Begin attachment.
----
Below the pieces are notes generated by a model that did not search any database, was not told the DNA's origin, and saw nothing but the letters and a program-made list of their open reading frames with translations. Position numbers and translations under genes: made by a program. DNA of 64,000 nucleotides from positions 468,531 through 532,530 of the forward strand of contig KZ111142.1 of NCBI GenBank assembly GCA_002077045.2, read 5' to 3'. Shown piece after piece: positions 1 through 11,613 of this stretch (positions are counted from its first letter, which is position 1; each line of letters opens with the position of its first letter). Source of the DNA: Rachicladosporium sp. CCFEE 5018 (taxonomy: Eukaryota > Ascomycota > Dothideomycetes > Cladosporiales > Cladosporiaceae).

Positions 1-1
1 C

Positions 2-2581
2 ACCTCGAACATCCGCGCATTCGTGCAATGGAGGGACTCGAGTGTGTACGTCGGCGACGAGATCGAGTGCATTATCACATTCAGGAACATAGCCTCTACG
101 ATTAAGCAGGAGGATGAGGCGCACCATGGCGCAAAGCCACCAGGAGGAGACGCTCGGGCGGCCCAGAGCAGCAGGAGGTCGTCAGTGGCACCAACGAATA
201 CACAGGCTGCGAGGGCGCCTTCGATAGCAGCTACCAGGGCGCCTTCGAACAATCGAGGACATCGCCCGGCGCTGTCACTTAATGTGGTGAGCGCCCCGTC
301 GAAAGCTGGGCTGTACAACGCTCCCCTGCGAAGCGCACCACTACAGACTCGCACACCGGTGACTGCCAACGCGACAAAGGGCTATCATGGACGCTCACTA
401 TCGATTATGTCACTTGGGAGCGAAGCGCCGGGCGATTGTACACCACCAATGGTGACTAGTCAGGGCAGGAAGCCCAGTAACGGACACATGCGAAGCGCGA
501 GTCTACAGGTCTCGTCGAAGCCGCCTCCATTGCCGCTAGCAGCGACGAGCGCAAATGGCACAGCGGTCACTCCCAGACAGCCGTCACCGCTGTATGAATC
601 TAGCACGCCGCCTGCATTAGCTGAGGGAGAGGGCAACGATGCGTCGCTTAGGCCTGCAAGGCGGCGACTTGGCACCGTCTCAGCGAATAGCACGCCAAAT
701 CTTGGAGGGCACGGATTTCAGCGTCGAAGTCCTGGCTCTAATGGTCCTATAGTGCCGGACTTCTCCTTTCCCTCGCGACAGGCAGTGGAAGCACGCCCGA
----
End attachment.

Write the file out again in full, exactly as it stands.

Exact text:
Below the pieces are notes generated by a model that did not search any database, was not told the DNA's origin, and saw nothing but the letters and a program-made list of their open reading frames with translations. Position numbers and translations under genes: made by a program. DNA of 64,000 nucleotides from positions 468,531 through 532,530 of the forward strand of contig KZ111142.1 of NCBI GenBank assembly GCA_002077045.2, read 5' to 3'. Shown piece after piece: positions 1 through 11,613 of this stretch (positions are counted from its first letter, which is position 1; each line of letters opens with the position of its first letter). Source of the DNA: Rachicladosporium sp. CCFEE 5018 (taxonomy: Eukaryota > Ascomycota > Dothideomycetes > Cladosporiales > Cladosporiaceae).

Positions 1-1
1 C

Positions 2-2581
2 ACCTCGAACATCCGCGCATTCGTGCAATGGAGGGACTCGAGTGTGTACGTCGGCGACGAGATCGAGTGCATTATCACATTCAGGAACATAGCCTCTACG
101 ATTAAGCAGGAGGATGAGGCGCACCATGGCGCAAAGCCACCAGGAGGAGACGCTCGGGCGGCCCAGAGCAGCAGGAGGTCGTCAGTGGCACCAACGAATA
201 CACAGGCTGCGAGGGCGCCTTCGATAGCAGCTACCAGGGCGCCTTCGAACAATCGAGGACATCGCCCGGCGCTGTCACTTAATGTGGTGAGCGCCCCGTC
301 GAAAGCTGGGCTGTACAACGCTCCCCTGCGAAGCGCACCACTACAGACTCGCACACCGGTGACTGCCAACGCGACAAAGGGCTATCATGGACGCTCACTA
401 TCGATTATGTCACTTGGGAGCGAAGCGCCGGGCGATTGTACACCACCAATGGTGACTAGTCAGGGCAGGAAGCCCAGTAACGGACACATGCGAAGCGCGA
501 GTCTACAGGTCTCGTCGAAGCCGCCTCCATTGCCGCTAGCAGCGACGAGCGCAAATGGCACAGCGGTCACTCCCAGACAGCCGTCACCGCTGTATGAATC
601 TAGCACGCCGCCTGCATTAGCTGAGGGAGAGGGCAACGATGCGTCGCTTAGGCCTGCAAGGCGGCGACTTGGCACCGTCTCAGCGAATAGCACGCCAAAT
701 CTTGGAGGGCACGGATTTCAGCGTCGAAGTCCTGGCTCTAATGGTCCTATAGTGCCGGACTTCTCCTTTCCCTCGCGACAGGCAGTGGAAGCACGCCCGA